Alpha hydroxy acid acne treatment


Alpha hydroxy acids are natural acids derived from fruit and milk sugars. They have been in use for a very long time. Women during earlier times used sour milk, lemon juice and other acidic products coming from fruits to have glowing skin. It is reported that Cleopatra used a bath of sour milk for her flawless skin. Sour milk contains lactic acid which comes from bacterial fermentation of milk sugars. The most effective products are glycolic acid and lactic acid because they are backed up by a lot of research. Some manufacturers sell products that contain several different types of alpha hydroxy acids.

Major Types of Alpha-Hydroxy Acid

Glycolic acid (Sugar Cane)
This is the most common alpha hydroxy acid that you can find in most products. Glycolic acid has a small molecule which enables this product to have a rapid penetration ability on the skin. The rapid penetration characteristic of glycolic acid makes it the most irritating acid in the group.

Lactic acid (Sour Milk)
Lactic acid have the ability to moisturize the skin. It is a natural humectant that attracts and holds water in the skin. The moisturizing property of lactic acid makes it ideal for treating dry skin. It is less irritating than glycolic acid because of its large molecule size. Since lactic acid is naturally occurring inside the human body, this product is unlikely to cause allergic reaction. Lactic acid would also be ideal for sensitive and allergic skin.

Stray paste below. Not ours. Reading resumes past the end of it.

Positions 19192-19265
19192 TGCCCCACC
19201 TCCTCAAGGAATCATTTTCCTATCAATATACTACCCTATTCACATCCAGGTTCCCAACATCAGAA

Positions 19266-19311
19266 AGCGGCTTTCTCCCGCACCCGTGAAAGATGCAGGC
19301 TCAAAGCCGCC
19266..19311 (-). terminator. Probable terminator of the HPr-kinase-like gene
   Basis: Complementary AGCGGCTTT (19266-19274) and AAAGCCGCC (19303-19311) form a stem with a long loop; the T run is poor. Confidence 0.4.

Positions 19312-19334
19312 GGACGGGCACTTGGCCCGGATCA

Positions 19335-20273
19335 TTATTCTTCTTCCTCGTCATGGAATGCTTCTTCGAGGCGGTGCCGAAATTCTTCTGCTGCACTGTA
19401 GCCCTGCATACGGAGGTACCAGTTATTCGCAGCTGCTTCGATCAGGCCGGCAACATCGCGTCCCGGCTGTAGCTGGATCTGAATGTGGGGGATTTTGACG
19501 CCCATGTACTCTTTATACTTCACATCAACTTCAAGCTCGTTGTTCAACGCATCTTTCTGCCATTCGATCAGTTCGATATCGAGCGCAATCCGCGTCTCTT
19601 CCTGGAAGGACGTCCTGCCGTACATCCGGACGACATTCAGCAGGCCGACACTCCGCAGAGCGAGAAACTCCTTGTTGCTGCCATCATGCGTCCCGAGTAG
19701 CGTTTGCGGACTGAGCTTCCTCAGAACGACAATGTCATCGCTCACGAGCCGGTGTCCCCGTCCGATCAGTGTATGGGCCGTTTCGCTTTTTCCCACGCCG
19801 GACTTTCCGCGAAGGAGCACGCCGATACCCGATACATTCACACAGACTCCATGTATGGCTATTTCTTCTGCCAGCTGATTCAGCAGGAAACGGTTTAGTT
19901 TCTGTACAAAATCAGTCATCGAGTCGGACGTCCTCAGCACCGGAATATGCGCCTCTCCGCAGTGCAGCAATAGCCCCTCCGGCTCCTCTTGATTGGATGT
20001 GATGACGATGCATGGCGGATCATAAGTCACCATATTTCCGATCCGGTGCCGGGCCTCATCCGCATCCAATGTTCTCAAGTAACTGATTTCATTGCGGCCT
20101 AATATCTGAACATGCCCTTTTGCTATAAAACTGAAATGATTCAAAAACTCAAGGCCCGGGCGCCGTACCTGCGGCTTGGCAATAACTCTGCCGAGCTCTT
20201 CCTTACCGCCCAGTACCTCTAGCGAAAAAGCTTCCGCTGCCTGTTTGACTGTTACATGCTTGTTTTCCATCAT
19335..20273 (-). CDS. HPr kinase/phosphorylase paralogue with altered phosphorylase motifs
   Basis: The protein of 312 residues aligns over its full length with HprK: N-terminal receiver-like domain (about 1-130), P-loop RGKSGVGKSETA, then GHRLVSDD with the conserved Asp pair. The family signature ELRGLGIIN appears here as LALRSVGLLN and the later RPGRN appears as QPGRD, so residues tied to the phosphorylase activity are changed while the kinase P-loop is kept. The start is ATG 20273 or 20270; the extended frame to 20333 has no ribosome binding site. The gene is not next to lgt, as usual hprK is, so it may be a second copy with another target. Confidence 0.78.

Malic acid (Apple)
This product have an antioxidant property which is not present in other AHA. It also posses moisturizing properties.

Mandelic acid (Bitter Almond)
This product has a natural antibacterial property. Mandelic acid is stronger than Glycolic acid but is less irritating because of its large molecular structure. The antibacterial property of mandelic acid makes it also ideal for treating acne.

Citric acid (Citrus Fruits)
This is the naturally occurring acid in citrus fruits.

Tartaric acid (Grapes)
This is the main acid that can be found on wine. Tartaric acid also posses antioxidant properties.

II. How does Alpha Hydroxy Acid works on acne?

The peeling or exfoliating action of alpha-hydroxy acid on the skin helps unclog blocked pores. This prevents the accumulation of sebum and dead skin cells which provide a good environment for the bacteria that causes acne. Basically, it affects the topmost layer of the skin (epidermis) and the upper layer of dermis. Alpha hydroxy acids work by dissolving the glue that holds the dead skin cells together allowing them to peel off. The new and younger exposed layer of the skin would have better texture, appearance and color. It is best to use Alpha-hydroxy acids for dry/sun damaged skin without acne breakouts.

Advantages

  • Ability to reduce fine lines and wrinkles and reduce the signs of aging.
  • Ability to make the skin smooth and glowing due to new and younger skin cells.
  • Can improve the appearance of dry, thickened, sun-damaged skin.
  • Exfoliation process also unclogs skin pores.

Disadvantages

Can cause deep burns at higher concentrations or uncontrolled conditions.

Alpha hydroxy acids are water soluble and they would have a hard time penetrating oily skin. Oily skin should be cleaned first with soap and water to allow better penetration of alpha hydroxy acids.